I had the honor to hear Frederic Laloux, author of Reinventing Organizations give some advice on where to “start.”
“That’s easy,” he said. “Start where the energy is.”
Teachers very rarely start where their energy is. Instead, they start where the money is, or where the policy, test, or administration is. Teachers start from what they learned and know. They start from what they value. They start from where they are told to start.
What if teachers were only advised to start where the student energy is? How would learning shift? What would be the look and feel of classrooms? How would we establish best resources for professional development? Who would deliver that development? What would it look like for a school leader to lead a community of student energy? How would “starting with where the energy is” influence the collection and analysis of data?
If school function served student energy, how would district systems shift? What roles would parents and community play? What would change in higher education to meet the demands of student energy?
Our students will inherit and take over the world. They will not continue the current system. We know they will be in jobs and will need skills that don’t exist… yet. We know they will interact with information, community and the environment in ways very different from what is normalized now.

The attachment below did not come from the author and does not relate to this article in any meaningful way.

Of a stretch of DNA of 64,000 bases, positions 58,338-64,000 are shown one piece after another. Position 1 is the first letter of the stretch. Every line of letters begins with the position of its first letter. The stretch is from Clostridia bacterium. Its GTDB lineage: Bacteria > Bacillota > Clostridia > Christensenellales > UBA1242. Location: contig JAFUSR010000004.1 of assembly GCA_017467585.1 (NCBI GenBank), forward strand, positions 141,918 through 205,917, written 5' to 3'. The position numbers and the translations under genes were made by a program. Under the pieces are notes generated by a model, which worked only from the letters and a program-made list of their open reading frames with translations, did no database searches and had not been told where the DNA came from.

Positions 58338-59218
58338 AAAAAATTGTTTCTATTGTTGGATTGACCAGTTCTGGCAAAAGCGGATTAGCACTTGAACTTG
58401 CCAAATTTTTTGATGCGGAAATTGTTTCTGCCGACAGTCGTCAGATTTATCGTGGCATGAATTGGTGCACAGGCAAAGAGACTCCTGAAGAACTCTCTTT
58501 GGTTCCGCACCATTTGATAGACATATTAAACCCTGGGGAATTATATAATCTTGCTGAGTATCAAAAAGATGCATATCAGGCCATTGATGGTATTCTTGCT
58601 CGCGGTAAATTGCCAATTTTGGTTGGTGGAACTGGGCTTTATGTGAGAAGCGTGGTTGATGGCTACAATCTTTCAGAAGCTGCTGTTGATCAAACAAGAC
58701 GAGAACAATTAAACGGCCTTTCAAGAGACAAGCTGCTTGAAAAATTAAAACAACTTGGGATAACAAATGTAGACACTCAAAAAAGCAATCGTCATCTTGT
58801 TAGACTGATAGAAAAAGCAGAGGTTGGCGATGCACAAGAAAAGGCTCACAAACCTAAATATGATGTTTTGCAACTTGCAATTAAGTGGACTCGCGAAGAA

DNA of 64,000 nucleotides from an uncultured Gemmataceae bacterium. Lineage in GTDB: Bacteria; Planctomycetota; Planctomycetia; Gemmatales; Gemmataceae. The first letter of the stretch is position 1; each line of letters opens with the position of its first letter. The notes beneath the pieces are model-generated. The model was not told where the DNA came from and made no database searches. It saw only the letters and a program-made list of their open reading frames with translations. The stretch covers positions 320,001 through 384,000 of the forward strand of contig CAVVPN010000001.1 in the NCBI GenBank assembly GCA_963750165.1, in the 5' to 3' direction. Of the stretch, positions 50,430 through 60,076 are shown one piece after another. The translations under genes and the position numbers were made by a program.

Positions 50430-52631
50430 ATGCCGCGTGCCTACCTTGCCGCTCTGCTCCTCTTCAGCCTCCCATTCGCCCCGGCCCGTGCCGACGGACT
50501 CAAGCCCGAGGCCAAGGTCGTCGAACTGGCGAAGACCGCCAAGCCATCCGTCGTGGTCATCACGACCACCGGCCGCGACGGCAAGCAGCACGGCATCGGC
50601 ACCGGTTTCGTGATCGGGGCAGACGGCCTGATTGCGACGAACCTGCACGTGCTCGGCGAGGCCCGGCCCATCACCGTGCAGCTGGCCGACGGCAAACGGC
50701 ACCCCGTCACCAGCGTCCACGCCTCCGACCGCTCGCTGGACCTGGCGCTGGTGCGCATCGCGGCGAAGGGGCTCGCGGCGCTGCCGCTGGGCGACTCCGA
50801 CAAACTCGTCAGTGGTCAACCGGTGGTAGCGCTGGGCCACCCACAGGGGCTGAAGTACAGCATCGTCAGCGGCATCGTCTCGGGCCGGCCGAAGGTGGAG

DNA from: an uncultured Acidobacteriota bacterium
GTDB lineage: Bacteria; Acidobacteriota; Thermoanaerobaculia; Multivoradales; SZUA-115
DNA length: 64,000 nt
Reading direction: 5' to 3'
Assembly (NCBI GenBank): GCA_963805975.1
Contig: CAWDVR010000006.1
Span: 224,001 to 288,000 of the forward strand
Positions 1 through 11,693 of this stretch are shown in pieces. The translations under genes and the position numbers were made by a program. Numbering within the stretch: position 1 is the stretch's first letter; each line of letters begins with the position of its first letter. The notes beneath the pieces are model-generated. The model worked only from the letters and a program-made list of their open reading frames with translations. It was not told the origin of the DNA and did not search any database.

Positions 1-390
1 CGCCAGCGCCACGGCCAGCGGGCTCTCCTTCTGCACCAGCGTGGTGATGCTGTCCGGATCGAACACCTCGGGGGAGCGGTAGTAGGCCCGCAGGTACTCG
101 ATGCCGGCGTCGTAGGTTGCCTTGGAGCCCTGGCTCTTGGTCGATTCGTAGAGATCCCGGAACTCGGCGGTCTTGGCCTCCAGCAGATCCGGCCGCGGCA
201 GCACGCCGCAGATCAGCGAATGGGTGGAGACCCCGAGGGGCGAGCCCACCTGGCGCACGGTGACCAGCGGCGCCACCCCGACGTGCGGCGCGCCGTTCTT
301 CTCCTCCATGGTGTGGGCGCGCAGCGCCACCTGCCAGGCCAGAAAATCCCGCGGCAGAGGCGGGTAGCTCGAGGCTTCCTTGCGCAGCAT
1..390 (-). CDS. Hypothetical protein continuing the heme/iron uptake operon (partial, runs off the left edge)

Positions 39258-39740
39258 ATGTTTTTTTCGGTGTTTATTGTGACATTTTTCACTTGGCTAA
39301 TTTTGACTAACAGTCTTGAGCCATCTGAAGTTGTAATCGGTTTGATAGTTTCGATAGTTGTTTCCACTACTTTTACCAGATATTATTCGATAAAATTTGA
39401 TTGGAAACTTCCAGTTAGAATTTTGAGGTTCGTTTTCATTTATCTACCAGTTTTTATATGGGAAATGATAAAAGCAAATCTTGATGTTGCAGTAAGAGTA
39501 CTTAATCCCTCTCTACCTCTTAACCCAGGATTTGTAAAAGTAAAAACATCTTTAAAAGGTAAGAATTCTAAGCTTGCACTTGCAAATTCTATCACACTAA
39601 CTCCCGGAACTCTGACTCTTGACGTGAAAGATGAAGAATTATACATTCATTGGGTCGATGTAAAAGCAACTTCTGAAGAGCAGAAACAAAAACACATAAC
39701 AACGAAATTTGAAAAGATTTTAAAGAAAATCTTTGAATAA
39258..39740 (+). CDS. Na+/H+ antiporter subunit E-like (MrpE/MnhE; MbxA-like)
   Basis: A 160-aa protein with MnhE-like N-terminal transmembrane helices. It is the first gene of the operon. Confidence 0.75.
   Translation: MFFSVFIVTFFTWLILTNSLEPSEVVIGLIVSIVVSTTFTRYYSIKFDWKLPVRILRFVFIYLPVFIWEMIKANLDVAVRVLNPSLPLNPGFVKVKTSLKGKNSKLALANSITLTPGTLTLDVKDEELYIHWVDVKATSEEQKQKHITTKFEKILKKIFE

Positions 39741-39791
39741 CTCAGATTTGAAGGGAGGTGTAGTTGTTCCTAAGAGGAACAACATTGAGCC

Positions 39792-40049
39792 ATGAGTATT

If we removed the factory industrial model of education and disrupted the progression towards a limited corporate education model to shift our focus to where the student energy is; education work is full possibility.
If we started where the energy is in our students, the education system would address whole child needs, develop caring environments, establish personalized learning experiences and maintain evolutionary practices.
Recently, Scot Pankey a teacher at A. Maceo Smith New Tech HS in Dallas, TX started where the energy was in one of his students. Here is the impact of that learning experience.
We are on the cusp of a new phase of human development. Our children, students and young adults are on the edge and ready to take the next step. How will educators lead student energy to cross over to the next level?
What if being a teacher meant being a cultivator of energy and facilitator of authentic human development?